Dandelion leaf extract blocks spike proteins from binding to the ACE2 cell surface receptor
By Lance D Johnson
(Natural News) The engineered spike proteins from SARS-CoV-2 can be STOPPED by a common “weed” that is exterminated from lawns every year. A German university study found that the common dandelion (Taraxacum officinale) can block spike proteins from binding to the ACE2 cell surface receptors in human lung and kidney cells. The water-based dandelion extract, taken from the plant’s dried leaves, was effective against spike protein D614 and a host of mutant strains, including D614G, N501Y, K417N and E484K.
Dandelion extract blocks SARS CoV-2 spike proteins and their variants
The researchers used high molecular weight compounds taken from a water-based dandelion extract and put them to the test in human HEK293-hACE2 kidney and A549-hACE2-TMPRSS2 lung cells. The dandelion blocked the protein-to-protein interactions between the S1 sub unit of the spike protein and the human ACE2 cell surface receptor. This effect was also true against the spike protein mutations from the predominant variants in circulation, including the United Kingdom (B.1.1.7), South African (B.1.351) and Brazilian (P.1) variant.
The dandelion extract stopped SARS-CoV-2 spike pseudotyped lentivirus particles from attaching to lung cells and stopped an inflammatory process called interleukin-6 secretion. Because the study was conducted in vitro, further clinical studies are needed to understand how the dandelion extract is absorbed and utilized in biological systems of the human body.
As vaccines weaken herd immunity, natural herbs promise true prevention, more substantial immunity
Even though tens of billions of public funds have been poured into experimental vaccine development and propaganda campaigns, the world continues to struggle with new respiratory infections, as SARS-CoV-2 is pressured to mutate into different variants. There is no evidence to suggest that coronaviruses can be eradicated from the Earth, so human adaptation will be essential going forward. Dandelion extract is one of many herbs that will assist in a healthy immune response. Better yet, dandelion extract could prove to prevent infections altogether, by blocking the precise channel by which the spike proteins attach and cause viral replication.
Other natural compounds have been investigated using molecular docking studies. Nobiletin is a flavonoid isolated from citrus peels. Neohesperidin, a derivative of hesperetin, is a flavanone glycoside also found in citrus fruits. Glycyrrhizin is a molecular compound extracted from licorice root. All three of these natural substances also block spike proteins from binding to ACE2 receptors. Hydroalcoholic pomegranate peel extract blocks the spike protein at the ACE2 receptor with 74 percent efficacy. When its principal constituents were tested separately, punicalagin was 64 percent effective, and ellagic acid was 36% percent effective.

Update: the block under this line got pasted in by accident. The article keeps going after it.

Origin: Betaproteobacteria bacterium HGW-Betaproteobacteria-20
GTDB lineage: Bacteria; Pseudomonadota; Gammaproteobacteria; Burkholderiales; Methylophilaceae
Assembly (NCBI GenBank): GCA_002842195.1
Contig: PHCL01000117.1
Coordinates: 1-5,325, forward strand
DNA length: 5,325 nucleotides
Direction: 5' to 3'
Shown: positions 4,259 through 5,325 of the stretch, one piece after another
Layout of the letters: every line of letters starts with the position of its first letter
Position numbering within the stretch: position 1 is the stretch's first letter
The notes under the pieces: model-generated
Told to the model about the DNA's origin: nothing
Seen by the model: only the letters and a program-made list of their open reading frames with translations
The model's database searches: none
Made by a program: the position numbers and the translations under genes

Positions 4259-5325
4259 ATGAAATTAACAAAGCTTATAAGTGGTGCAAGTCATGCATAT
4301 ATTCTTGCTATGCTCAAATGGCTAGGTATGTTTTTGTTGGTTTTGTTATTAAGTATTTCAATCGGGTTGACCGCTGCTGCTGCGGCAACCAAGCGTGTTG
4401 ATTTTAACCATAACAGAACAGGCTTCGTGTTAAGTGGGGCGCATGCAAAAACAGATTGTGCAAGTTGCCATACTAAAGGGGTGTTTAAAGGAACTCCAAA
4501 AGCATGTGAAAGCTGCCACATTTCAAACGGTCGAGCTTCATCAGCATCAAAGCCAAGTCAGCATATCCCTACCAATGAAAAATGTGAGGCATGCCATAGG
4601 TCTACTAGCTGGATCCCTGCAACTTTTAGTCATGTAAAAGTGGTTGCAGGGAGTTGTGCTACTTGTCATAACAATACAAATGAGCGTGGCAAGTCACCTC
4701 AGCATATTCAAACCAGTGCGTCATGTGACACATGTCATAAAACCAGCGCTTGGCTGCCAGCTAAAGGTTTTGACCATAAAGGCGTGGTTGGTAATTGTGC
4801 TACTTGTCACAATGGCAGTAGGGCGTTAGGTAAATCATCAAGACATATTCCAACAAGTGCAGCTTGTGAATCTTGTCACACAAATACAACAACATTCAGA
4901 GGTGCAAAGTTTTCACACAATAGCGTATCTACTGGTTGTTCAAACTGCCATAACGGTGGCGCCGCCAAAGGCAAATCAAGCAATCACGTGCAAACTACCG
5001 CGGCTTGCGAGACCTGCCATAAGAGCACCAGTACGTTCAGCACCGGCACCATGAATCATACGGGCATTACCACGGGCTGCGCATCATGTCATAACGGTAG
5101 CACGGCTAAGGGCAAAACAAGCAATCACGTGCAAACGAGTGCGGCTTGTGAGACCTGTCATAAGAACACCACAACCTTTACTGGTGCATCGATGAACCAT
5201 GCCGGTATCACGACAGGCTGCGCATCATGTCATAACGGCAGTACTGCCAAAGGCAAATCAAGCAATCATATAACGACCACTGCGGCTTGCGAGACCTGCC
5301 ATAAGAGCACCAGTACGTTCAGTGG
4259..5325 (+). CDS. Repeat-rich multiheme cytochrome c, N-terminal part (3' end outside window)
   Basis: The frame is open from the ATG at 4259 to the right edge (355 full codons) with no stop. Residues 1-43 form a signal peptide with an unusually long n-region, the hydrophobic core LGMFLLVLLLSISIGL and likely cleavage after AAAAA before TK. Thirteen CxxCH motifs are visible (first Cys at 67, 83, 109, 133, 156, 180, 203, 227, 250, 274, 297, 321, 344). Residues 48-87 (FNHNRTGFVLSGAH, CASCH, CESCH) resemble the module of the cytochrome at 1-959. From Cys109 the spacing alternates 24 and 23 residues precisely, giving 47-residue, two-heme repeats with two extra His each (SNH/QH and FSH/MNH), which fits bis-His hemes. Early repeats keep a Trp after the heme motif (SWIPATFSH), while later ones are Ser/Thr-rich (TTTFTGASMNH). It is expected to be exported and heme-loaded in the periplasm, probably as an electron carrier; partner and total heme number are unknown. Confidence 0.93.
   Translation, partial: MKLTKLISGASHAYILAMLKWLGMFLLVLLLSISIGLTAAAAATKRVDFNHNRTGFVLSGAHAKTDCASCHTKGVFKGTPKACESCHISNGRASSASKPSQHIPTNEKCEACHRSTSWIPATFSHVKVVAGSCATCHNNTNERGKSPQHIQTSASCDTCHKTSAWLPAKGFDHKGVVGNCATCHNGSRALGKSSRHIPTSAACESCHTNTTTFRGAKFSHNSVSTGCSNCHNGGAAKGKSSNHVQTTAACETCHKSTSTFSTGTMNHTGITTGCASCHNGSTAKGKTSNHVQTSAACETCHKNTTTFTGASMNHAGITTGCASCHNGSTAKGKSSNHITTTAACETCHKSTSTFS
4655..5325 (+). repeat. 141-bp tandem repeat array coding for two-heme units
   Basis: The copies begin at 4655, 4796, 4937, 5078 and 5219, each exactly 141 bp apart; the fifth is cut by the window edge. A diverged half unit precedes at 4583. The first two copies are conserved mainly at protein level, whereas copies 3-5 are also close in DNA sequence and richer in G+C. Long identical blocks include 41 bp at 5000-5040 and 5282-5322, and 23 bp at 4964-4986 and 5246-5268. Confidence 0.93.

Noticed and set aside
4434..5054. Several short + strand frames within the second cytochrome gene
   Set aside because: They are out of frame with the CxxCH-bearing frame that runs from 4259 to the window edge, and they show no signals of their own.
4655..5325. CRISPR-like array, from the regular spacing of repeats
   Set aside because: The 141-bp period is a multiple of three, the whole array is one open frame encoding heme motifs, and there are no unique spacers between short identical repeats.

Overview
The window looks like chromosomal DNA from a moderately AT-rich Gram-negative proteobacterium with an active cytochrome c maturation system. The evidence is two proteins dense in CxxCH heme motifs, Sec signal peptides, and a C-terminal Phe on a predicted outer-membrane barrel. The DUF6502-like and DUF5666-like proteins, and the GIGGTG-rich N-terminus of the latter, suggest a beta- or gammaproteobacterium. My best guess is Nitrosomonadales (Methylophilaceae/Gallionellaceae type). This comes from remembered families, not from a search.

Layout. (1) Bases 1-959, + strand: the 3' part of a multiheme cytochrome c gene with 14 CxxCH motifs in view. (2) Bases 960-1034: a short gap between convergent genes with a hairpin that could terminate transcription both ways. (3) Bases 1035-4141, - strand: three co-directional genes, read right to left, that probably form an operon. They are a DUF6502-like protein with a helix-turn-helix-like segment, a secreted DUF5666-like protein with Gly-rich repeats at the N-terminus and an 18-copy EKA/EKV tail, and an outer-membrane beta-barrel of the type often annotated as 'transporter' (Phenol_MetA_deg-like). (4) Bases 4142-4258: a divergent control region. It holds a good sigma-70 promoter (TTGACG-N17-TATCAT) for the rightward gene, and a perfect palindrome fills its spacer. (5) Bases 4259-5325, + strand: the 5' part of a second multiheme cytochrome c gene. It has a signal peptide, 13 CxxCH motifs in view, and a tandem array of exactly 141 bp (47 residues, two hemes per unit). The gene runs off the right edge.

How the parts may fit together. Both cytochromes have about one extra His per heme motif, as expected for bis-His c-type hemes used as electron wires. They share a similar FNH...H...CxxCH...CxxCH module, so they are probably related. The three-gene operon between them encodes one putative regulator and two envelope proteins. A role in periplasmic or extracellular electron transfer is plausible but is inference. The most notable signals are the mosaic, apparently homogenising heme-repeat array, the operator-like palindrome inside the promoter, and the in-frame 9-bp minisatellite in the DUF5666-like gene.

These natural compounds (along with dandelion extract) can be readily mass produced, combined and deployed as preventative medicine for all future spike protein variants. These herbs are generally recognized as safe, and there are no known cases of overdose with dandelion leaf extract. According to the European Scientific Cooperative on Phytotherapy, the recommended dosage of dandelion leaf is 4–10 grams steeped in hot water, up to three times per day.
The study authors warn that reliance on vaccines is risky and dangerous, not just for individual health but also for herd immunity. Vaccine reliance only focuses on antibody augmentation and is proving to be a high-risk intervention with short term results. Vaccine injuries are frequently reported. Re-infections post vaccination are also common, as the vaccine puts pressure on the original engineered spike protein to mutate.
The authors conclude: “Thus, factors such as low toxicity in humans and effective binding inhibition of five relevant spike mutations to the human ACE2 receptor, as reported here in vitro, encourage for more in-depth analysis of T. officinales’ effectiveness in SARS-CoV-2 prevention and now requires further confirmatory clinical evidence.”